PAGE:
Forms: An introduction
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Forms: An introduction
A form is a Splunk view similar to a dashboard, but provides an interface for users to supply values to one or more search terms, typically using text boxes, dropdown menus, or radio buttons. A form shields users from the details of the underlying search – it allows users to focus only on the terms for which they are searching and the results. The results can be displayed in tables, event listings, or any of the visualizations available to dashboards.
For example, consider a help desk support team that searches on a serial number and user name for every support case. You can create a form search that shows a dropdown list for a serial number and a text box for a user name. A support engineer can then easily search for the relevant data for a support case.
Forms live within apps, which means you can set permissions on a form the same way you can with a saved search, event type, or other object. Once you build a form you can navigate directly to it. For example,
This section describes the various types of forms and how to build a form search. It includes basic examples that you can use to get started. You can find additional examples in the Sample app available from your Splunk installation and the UI Examples app available from [Splunkbase].
Form owners and permissions
Forms are either private to a user, available to users of an app, or available to all users. In this respect, they are much like dashboards.
Splunk places private forms in the following location:
Splunk places forms available to users of an app (or available to all users) in the following location:
You can change the read and write permissions to a form for users, based on their Splunk user roles.
About form searches
Form searches are built on fields or other identifiable parts of your data. Typically, you first build a search that fits your data and use case. Then, identify the parts of this search that can be specified by the user. Finally, build a form search view (or embed your form search in a dashboard).
Form searches use tokens for search fields that accept user data. When a user types in a search term of a form, the token is replaced with the user input. For example, the following form search provides a textbox to specify the value for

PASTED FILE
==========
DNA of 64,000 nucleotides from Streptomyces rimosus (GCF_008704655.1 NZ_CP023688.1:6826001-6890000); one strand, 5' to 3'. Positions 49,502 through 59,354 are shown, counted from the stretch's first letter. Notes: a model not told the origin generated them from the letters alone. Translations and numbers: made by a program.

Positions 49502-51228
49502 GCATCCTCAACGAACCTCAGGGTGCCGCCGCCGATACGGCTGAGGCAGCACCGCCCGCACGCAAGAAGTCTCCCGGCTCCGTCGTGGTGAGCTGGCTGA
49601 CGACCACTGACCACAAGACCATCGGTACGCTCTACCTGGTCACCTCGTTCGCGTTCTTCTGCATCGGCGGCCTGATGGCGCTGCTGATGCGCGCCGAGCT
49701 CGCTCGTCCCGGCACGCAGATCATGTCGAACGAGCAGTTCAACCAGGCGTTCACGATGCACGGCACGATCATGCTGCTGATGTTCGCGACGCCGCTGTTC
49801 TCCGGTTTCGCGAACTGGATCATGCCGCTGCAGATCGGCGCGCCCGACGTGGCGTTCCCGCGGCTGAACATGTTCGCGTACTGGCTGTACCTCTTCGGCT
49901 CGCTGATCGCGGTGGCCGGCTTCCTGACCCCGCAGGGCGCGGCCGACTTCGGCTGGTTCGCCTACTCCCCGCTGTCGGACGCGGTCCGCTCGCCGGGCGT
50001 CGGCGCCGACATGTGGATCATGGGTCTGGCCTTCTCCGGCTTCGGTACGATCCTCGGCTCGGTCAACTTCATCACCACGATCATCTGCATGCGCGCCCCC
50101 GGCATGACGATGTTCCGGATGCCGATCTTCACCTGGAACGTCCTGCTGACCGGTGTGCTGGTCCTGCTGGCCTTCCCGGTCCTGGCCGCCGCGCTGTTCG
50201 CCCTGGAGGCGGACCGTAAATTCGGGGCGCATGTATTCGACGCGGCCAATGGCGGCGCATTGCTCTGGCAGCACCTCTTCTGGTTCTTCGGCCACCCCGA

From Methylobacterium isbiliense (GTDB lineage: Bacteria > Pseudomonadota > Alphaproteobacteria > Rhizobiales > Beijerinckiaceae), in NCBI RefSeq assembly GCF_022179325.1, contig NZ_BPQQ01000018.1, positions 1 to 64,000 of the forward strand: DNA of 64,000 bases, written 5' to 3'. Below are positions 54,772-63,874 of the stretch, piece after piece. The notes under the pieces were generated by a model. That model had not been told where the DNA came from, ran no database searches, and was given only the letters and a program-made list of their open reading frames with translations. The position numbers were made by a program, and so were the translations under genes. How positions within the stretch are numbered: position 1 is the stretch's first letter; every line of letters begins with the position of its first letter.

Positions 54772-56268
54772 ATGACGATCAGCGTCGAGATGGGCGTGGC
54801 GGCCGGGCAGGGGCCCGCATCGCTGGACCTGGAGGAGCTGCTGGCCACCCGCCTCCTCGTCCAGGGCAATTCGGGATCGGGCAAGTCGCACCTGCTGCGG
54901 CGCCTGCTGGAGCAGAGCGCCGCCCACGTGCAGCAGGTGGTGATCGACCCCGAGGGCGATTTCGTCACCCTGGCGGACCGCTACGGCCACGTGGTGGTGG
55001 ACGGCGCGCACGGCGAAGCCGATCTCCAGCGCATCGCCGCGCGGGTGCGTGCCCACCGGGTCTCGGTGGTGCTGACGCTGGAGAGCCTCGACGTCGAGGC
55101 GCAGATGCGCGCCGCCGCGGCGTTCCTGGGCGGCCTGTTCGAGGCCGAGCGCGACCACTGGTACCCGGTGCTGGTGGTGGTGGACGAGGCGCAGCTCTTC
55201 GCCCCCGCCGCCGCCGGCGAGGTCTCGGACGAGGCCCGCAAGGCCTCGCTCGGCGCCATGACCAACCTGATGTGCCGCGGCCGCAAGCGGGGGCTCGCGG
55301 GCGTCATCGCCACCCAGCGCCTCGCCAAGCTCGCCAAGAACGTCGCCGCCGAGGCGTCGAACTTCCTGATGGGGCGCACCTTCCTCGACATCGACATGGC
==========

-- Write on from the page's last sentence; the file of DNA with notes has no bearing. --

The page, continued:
series in a search. Here is the underlying search for this form:
index=_internal source=*metrics.log group="per_sourcetype_thruput" series=$series$ | fields eps, kb, kbps
Here is the Simplified XML implementing the form search. The token
$series$ represents the text entered by the user in the text box. The form also includes the default Splunk TimePicker to allow the user to select a time range for the search.
<form> <label>Sample form</label> <!-- define master search template --> <!-- leave time unbounded so that the time input can be used --> <!-- $series$ is the token replaced by the input in the textbox --> <searchTemplate> index=_internal source=*metrics.log group="per_sourcetype_thruput" series=$series$ | fields eps, kb, kbps </searchTemplate> <fieldset> <!-- Create a text box; token is "series" --> <!-- label: Label for the text box --> <!-- default: A default value is not specified --> <!-- seed: Upon first load, the text box specifies 'splunkd' --> <!-- suffix: All tokens are followed by a * --> <!-- If user does not specify text, then search uses '*' --> <input type="text" token="series"> <label>sourcetype</label> <default></default> <seed>splunkd</seed> <suffix>*</suffix> </input> <!-- Add default TimePicker --> <input type="time" /> </fieldset> <row> <!-- Show results as a table --> <table> <option name="showPager">true</option> <option name="count">20</option> </table> </row> </form>
The Splunk sample app contains several example form searches. An example similar to this example, plus two others that contain dynamically populated radio buttons and drop downs. The dynamic form search views present different options in the radio buttons and drop downs depending on your data. Adapt these examples to fit your use case.
Types of form search views
There are three different types of form views:
- Simple form search The most basic form, a simple form search contains one or more text input boxes. Simple form searches use Splunk's Simplified XML, which is also used to create dashboards described in the previous section.
- Dynamic form search Form searches contain drop-down lists or radio buttons that display choices created by different searches. The available choices are dynamically populated from these searches. Use Simplified XML to create dynamic form searches.
- Advanced form search Use Splunk's Advanced XML to build complex form searches. The ExtendedFieldSearch module documentation describes features available in advanced form searches. Splunk recommends that you start with the Simplified XML and move on to the advanced only if there are options you cannot enable. To learn more about building an advanced form search, see the topic How to build an advanced form search.
Simplified XML and Advanced XML
Most of the documentation in this section describes creating and editing forms using Simplified XML. Simplified XML sits on top of Splunk's Advanced XML implementation. Complex forms might need to leverage functionality only available from Advanced XML.
You can always convert Simplified XML to Advanced XML. However, you cannot later go back to Simplified XML. Splunk recommends that you start advanced projects in Simplified XML, and then convert them later to Advanced XML to add the more complex features. "Introduction to advanced views" in this manual provides details on editing Advanced XML.
To convert Simplified XML to Advanced XML use the showsource URI:
Use HTML entities for special characters
XML does not support the following five characters. Use HTML entities to display these characters:
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